By Agba Jalingo
There was a time in this life that before any young person in Africa could say ‘toto’, you would look forward, backwards and sideways, to be sure there was no adult near you and you call that name in hush tones. Today, young people can shout toto from the rooftop without retribution. They have overcome the fear due to a combination of reasons.
In like manner, there was a time when young people were afraid of questioning anything that had to do with religion, religious texts, church, priesthood and pastorship. We were told that asking those questions, no matter how pressing they were bothering our conscious minds, amounted to faithlessness in God and could potentially lead us to hellfire. We were told not to use our thinking faculties once anything concerned the so-called, “things of God.”
But the human spirit is irrepressible. It never gives us. Like water flowing through sharp sand, if you block it from one side it will definitely find its way out through another side. The curiosity of the younger generation has accelerated this irrepressibility. They are no longer satisfied with the meals our parents were served by foreign religions.
The democratisation of information by social media has exorcised fear from this generation and given them a potent weapon to ask the forbidden questions. And because of a lack of logical and coherent answers to these troubling ponders, those who held them down for millennia through fear of dying in hell, are angry that their flock are breaking the barricades and leaving their chains. This generation believes in God. They love God. But they seek a better way of serving this God. They are bored, sick and tired of your repetitive dogma.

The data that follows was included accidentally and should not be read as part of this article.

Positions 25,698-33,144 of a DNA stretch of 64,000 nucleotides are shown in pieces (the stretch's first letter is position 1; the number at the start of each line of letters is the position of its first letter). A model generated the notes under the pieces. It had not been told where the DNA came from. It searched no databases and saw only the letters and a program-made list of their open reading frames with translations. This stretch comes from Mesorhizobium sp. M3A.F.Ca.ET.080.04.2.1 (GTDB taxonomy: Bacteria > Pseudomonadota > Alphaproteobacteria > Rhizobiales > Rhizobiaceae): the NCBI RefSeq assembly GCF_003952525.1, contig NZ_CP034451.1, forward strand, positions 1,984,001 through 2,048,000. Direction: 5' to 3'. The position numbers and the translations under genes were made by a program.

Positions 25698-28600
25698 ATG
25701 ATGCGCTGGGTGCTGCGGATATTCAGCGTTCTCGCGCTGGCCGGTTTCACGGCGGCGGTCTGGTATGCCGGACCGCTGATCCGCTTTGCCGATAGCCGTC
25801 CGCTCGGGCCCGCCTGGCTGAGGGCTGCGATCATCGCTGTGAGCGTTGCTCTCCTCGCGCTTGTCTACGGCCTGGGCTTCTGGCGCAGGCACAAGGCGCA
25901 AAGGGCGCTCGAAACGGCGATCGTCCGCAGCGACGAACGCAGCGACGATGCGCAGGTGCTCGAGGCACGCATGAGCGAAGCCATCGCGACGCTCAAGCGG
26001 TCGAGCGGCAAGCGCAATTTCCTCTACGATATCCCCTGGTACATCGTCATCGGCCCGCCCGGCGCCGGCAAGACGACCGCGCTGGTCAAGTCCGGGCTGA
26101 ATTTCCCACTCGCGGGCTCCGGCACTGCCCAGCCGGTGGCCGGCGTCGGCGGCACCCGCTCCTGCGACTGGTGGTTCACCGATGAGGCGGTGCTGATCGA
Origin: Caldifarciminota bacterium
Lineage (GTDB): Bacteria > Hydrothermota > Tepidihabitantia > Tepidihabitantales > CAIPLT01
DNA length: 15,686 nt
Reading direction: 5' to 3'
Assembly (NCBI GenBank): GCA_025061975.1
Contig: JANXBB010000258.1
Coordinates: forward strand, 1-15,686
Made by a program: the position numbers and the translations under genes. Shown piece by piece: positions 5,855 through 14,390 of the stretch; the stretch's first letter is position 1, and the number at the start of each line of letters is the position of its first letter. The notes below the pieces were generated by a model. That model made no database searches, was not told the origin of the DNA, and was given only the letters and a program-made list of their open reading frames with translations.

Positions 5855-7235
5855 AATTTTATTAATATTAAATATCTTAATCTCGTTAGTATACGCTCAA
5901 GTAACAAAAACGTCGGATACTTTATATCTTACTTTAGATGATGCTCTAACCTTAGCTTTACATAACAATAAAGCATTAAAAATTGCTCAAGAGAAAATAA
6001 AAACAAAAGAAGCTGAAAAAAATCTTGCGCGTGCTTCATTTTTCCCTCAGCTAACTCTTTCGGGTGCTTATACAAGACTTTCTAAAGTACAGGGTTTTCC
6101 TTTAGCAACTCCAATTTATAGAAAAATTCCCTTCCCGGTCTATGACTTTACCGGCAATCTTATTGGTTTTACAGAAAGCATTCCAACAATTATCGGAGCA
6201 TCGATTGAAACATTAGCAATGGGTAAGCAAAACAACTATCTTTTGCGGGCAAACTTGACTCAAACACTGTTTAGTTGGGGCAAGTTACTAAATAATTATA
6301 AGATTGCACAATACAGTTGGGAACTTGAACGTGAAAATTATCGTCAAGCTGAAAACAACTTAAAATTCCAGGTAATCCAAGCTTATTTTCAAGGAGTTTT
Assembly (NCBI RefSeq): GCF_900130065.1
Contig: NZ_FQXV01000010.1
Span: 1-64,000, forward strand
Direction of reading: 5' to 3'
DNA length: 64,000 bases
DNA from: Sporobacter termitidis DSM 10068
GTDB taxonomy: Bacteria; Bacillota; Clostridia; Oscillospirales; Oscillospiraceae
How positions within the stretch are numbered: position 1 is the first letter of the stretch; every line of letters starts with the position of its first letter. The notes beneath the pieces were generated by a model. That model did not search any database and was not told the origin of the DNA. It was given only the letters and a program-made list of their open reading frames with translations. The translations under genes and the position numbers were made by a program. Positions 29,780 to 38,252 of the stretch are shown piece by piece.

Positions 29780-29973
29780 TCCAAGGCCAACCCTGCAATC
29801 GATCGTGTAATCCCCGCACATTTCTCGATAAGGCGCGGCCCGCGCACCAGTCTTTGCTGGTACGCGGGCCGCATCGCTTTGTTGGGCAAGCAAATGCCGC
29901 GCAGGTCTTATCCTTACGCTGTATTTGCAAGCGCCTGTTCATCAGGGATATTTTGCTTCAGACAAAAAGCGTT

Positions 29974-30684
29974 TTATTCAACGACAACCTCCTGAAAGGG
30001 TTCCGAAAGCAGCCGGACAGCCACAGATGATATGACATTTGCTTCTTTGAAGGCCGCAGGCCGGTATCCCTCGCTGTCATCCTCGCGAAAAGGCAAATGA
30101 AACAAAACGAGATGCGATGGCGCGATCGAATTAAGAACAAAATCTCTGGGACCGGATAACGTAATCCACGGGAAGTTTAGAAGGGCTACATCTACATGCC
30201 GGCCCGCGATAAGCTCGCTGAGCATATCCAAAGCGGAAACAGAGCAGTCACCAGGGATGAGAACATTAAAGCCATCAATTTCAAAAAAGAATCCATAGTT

The failure of the age-long religious recipes to nourish and grow our spirituality and the continued deterioration of societal values in the face of skyrocketing religious activities are providing the imprimatur for the resurgence of a search for a better God that will be responsive to the issues troubling this generation. They are no longer ready to tolerate and honour you and swallow every gibberish you utter because of the prefix attached to your names or your fallacious claim that God sent you. They want something more.
Dominant religions in Africa have failed to satisfy this longing. Rather, they have exploited and manipulated an entire generation of our people into collective amnesia, while demonising any other way of searching for that spiritual fulfillment. Once it is not their way or method, it is wrong. That effrontery is now facing massive obstruction.
As the hypocrisy of these foreign preachments keeps unfolding from yonder with their flimsy shifts in doctrines, our people are increasingly hurting their oesophagus from the swallow and are ready to square up. And make no mistake about it, this will only grow louder. Only two things will happen, you either provide logical answers that are consistent or you let my people go and find their new God. It’s only a matter of time!
Merry Christmas to you.
Citizen Agba Jalingo.